While production has since then resumed after the end of the general holiday period, sales are yet to pick up. That is because construction is yet to resume on a regular basis. The two biggest consumers of steel — infrastructure and real estate — have not regained their foothold enough to renew construction activity.
There are still health hazards and a lack of action plans that are preventing construction at a national level as well as at an individual level. Until constructions resume, there can be no hope of the sale of steel to revert to the rate it was originally on. But even then, recuperating the amount of loss being incurred might take years as it piles up day by day.
According to the chairman of Bangladesh Steel Manufacturers Association (BSMA), the industry suffered an estimated loss of Tk3,000 crore in March and April, and it could rise to as much as Tk15,000 crore by December, because even if sales do return to normal, there are wages of the workers and other expenditures, not to mention production costs, that must be borne.
That is why it is predicted that once construction activities resume, the price of steel will probably increase quickly,even if the demand does not pick up immediately, and there is no way around it.The production schedule of a steel manufacturer greatly impacts the pricing of the product. Generally, the shorter the schedule, the less time it takes to manufacture, ship it to the market and sell. It also means less expenditure and more profit.
But in this current scenario, continuing on with regular production practice, however, will keep increasing the overhead cost and may extend the amount of time necessary to recover the loss incurred. Alternatively, stockpiling a large amount of product and pausing production may lessen the loss by reducing production cost. Although, adopting such a strategy would mean the manufacturer needs to be properly equipped to resume production at full speed with short notice.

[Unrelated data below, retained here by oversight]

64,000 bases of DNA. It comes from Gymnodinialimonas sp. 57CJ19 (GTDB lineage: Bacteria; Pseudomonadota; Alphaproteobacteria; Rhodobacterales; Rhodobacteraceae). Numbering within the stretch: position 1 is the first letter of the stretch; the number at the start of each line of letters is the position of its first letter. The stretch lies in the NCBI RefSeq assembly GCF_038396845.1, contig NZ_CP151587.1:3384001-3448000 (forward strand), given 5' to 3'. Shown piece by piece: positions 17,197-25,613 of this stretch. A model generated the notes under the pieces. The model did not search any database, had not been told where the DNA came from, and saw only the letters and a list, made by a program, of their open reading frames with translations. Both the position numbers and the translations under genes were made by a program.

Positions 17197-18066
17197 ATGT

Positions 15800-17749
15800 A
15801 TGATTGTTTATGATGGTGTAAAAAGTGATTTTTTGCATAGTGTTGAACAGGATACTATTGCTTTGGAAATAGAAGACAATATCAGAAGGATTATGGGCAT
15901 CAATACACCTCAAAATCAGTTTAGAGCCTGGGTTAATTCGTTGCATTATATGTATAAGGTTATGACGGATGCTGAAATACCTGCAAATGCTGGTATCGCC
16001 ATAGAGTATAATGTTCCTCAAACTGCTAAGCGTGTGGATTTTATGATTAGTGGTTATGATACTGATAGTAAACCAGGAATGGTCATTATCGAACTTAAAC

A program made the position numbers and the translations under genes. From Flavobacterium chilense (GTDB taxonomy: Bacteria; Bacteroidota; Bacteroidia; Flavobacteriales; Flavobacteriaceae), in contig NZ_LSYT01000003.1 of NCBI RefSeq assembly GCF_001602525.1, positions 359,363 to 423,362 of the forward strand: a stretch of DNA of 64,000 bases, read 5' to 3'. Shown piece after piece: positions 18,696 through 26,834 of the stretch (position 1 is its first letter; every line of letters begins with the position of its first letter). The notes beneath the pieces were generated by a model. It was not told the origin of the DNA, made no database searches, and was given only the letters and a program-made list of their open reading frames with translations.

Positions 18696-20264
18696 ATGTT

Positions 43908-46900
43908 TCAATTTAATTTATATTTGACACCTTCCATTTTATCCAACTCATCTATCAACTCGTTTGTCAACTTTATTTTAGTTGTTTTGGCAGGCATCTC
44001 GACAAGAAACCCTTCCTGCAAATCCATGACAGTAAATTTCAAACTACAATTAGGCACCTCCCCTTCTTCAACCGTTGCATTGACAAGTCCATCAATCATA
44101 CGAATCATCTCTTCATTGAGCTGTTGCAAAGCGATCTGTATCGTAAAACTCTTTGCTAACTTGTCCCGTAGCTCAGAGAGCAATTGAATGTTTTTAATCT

In the recent Bproperty Talks episode, the general manager of KSRM’s R&D wing stated that they are adopting a similar strategy to steel production at the moment. Manufacturing of finished products is currently on pause while a stockpile of around seven to 70,000 tons of steel has been kept ready to be supplied to the market. However, the production of steel billet, necessary for manufacturing steel bars, is still ongoing at KSRM so that it can be available in a moment’s notice.
This is a sound strategy but might not be feasible for all, especially considering the uncertain nature of the current crisis. It can be months before construction can properly resume — until which, cost and loss will continue to rise. But stopping altogether is not an option the steelmakers have either. The industry employs many people and the national demand for the alloy will still be present, even if in a limited capacity. Failing to meet demand when necessary will result in a catastrophe for any manufacturer.
So, while many of the calls by the steel manufacturers for the upcoming budget have remained unheard by the government, for now, they need some support to stay afloat. But most of all, the industry needs a clear course of action — a plan on how and when the economy and construction activity will fully resume so that they can strategize the right course for production.